PRINT September 2005


ROBERT BEAVERS’s extraordinary films have for decades gone largely unseen in the US. Next month the Whitney Museum of American Art in New York mounts the first complete retrospective of Beavers’s work, organized by HENRIETTE HULDISCH, who spoke with the filmmaker in Berlin last summer about the highly personal cinematic vision he has pursued for nearly forty years. Whitney curator and film historian CHRISSIE ILES introduces their conversation.

IN HIS ESSAY “LA TERRA NUOVA,” ROBERT BEAVERS elucidates a paradoxical principle that has informed his filmmaking from the earliest days of his career: “Like the roots of a plant reaching down into the ground, filming remains hidden within a complex act, neither to be observed by the spectator nor even completely seen by the filmmaker. It is an act that begins in the filmmaker’s eyes and is formed by his gestures in relation to the camera.” While the act of filming is distinguished from painting, say, by the mediating apparatus of the camera, filmmaking is nevertheless inexorably tied to the artist’s hand. In Beavers’s description, the recording device translates interior vision into image by a direct physical action.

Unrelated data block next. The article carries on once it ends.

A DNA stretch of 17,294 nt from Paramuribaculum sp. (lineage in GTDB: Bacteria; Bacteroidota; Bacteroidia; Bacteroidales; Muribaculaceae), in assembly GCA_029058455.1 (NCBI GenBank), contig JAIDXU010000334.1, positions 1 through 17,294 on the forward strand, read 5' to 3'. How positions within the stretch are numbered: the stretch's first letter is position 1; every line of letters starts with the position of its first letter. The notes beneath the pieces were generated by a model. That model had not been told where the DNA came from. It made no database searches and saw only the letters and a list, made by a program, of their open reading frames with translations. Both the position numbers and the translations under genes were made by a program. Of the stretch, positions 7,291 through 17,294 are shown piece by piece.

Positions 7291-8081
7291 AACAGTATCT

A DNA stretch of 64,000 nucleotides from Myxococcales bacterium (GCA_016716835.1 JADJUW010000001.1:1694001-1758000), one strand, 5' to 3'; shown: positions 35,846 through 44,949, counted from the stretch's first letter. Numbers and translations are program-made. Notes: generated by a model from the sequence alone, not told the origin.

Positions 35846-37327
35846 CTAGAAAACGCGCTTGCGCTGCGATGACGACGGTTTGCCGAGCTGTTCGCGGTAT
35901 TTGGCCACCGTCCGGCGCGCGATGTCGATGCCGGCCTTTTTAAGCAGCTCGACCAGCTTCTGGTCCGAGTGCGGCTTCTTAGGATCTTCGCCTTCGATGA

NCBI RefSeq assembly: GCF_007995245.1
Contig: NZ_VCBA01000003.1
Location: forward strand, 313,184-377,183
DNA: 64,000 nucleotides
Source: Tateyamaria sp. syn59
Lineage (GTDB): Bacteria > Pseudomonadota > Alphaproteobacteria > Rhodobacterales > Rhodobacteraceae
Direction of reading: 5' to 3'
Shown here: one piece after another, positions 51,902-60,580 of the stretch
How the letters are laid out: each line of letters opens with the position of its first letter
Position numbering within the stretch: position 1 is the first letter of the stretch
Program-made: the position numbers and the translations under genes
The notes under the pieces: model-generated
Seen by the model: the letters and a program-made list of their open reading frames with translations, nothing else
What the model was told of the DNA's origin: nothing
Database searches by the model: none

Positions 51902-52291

The comparison of film with painting provides an insight into Beavers’s profoundly physical understanding of his medium, which is underscored by his unorthodox editing methods.

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